Vietnam Airlines to cut fares

Monday, Jan 20, 2014 08:16

Vietnam Airlines, which has announced a pre-tax profit of VND533 billion (US$25.3 million) for 2013, said it would cut fares since it is faced with tough competition.— File Photo

Compiled by Le Hung Vong

Vietnam Airlines, which has announced a pre-tax profit of VND533 billion (US$25.3 million) for 2013, said it would cut fares since it is faced with tough competition.

In a press release the carrier said despite the difficult global economic situation its profits exceeded the target by 34 per cent.

Its revenues were VND72.6 trillion ($3.4 billion).

The airline transported 15 million passengers at a flight load factor of 79.5 per cent, its highest ever.

Among the difficulties it faced last year were lower demand for air travel and a depreciation of certain currencies like the Japanese yen and Australian dollar against the US dollar, affecting revenues.

In an online conference organised by the Ministry of Transport on January 9, Pham Viet Thanh, chairman of Vietnam Airlines, said the carrier suffered negative impacts last year as Middle Eastern airlines began to fly on many routes, exerting great pressure on European and Asian airlines. As a result, some European airlines have suspended services to Viet Nam.

In the domestic market, low-cost air carriers have expanded their services and fleets, making the competition more intense, Thanh said.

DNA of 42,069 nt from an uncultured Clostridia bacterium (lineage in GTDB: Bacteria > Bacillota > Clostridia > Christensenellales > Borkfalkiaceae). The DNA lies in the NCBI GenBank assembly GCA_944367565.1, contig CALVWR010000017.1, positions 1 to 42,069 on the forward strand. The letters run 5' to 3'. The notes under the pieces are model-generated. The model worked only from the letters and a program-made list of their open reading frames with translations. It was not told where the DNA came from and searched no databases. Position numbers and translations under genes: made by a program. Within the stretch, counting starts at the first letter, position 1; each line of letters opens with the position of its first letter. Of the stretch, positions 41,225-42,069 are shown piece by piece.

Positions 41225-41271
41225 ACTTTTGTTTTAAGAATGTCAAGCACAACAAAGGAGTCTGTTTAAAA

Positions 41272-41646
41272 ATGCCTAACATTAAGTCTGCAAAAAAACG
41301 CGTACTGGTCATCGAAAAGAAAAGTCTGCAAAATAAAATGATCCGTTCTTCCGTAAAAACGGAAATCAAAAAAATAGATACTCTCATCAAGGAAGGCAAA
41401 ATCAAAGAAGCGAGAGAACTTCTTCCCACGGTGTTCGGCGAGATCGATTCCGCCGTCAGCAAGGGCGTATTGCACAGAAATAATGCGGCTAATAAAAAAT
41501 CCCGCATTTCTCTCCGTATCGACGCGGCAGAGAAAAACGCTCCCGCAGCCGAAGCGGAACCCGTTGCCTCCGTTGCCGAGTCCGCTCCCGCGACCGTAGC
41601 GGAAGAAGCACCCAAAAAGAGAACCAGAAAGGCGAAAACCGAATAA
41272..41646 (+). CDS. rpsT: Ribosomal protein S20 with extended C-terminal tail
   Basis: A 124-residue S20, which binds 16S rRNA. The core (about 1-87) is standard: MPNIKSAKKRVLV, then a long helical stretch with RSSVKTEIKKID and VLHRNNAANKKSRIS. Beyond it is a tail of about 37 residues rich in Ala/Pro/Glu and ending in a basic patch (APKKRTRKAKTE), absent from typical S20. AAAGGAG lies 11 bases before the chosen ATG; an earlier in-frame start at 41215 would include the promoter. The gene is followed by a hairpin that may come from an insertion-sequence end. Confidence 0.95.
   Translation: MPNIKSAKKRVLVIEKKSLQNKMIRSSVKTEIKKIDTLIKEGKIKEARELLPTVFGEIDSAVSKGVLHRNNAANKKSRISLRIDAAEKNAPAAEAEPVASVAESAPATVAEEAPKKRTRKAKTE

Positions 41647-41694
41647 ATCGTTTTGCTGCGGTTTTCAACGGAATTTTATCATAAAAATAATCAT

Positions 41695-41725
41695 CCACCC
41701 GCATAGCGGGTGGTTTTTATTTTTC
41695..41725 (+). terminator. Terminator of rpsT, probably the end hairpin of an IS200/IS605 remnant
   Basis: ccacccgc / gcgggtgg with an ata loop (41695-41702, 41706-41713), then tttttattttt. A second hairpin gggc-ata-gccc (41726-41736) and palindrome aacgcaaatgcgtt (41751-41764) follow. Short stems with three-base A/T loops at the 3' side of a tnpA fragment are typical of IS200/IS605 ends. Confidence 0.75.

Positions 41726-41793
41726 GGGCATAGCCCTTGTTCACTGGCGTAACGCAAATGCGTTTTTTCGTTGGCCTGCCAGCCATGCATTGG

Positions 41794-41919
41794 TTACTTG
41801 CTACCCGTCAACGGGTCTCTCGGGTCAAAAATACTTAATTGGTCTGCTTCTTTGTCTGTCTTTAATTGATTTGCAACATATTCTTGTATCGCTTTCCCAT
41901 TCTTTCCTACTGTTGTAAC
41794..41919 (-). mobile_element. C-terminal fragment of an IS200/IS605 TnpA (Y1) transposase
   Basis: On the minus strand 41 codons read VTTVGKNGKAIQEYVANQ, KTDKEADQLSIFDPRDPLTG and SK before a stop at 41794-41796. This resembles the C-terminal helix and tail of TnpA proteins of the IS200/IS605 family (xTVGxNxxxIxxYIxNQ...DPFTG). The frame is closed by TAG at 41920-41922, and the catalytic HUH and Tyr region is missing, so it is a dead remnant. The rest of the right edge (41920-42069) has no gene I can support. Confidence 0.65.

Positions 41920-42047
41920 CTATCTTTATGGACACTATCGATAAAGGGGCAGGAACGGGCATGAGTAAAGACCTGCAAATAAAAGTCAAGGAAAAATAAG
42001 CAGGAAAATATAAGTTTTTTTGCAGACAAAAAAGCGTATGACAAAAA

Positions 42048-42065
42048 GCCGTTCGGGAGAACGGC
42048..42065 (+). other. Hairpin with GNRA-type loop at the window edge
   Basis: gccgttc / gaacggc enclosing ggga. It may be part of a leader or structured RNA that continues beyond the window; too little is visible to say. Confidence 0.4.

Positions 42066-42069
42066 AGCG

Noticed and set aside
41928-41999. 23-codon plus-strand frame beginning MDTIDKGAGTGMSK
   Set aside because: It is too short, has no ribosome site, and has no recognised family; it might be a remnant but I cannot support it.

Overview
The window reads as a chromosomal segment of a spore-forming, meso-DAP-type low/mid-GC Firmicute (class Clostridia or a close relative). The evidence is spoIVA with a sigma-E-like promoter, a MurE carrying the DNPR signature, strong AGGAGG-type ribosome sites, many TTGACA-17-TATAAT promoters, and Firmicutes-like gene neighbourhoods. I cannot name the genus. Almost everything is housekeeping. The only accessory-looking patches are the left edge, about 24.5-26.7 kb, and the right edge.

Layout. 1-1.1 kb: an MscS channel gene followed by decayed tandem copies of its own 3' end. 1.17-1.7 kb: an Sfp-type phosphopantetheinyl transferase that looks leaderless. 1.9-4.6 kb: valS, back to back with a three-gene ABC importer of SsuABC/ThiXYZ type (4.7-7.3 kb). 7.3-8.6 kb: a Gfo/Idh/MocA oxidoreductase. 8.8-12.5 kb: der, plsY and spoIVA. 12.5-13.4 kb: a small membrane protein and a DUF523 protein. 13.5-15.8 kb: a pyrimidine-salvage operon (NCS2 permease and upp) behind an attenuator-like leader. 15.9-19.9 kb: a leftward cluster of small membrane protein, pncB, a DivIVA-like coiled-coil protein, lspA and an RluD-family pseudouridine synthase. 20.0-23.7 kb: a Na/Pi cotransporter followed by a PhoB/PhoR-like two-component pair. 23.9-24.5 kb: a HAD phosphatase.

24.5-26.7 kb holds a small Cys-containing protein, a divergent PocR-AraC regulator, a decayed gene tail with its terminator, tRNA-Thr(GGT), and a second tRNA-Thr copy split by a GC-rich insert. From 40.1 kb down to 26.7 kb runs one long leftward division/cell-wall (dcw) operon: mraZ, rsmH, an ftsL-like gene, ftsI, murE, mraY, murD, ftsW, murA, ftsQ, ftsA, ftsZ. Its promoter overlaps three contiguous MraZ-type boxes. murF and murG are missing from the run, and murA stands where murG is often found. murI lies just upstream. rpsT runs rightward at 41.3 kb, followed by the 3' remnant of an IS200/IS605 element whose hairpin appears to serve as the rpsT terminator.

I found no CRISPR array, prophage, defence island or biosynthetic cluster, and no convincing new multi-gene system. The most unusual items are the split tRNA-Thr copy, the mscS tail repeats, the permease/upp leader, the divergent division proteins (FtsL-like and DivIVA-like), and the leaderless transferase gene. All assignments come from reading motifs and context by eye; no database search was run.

It would seek to cut costs to compete with local and international airlines, Thanh said.

The airline is also set to start the equitisation process this year and streamline its workforce to cut costs while hoping that the global economic situation will improve in 2014, helping boost travel demand.

The International Air Transport Association (IATA) has forecast the global aviation sector to continue to grow in the next five years.

China biggest rice buyer

China, the biggest market for Vietnamese rice in the last two years, will retain the position in 2014, according to the Viet Nam Food Association (VFA).

China bought 2 million tonnes last year, or almost a third of the 6.6 million tonnes Viet Nam exported.

In addition, some 1.5 million tonnes of rice was sold to the neighbouring country through small-volume border trade channels.

With a population of 1.3 billion people, the Chinese market remains risky for Vietnamese rice, VFA has noted.

Up to 54 per cent of the export quotes of 2 million tosnnes to China were cancelled, according to Truong Thanh Phong, Chairman of VFA.

Since 2012 the VFA has been exhorting its members to think twice before signing rice export contracts with China since they could be cancelled if prices fluctuate. The border trade is also risky because Chinese buyers could easily refuse to pay for their purchase, it said.

In other cases, rice prices in the local market could be higher than in the global market when large volumes of local rice were carried to the northern border (for exports to China).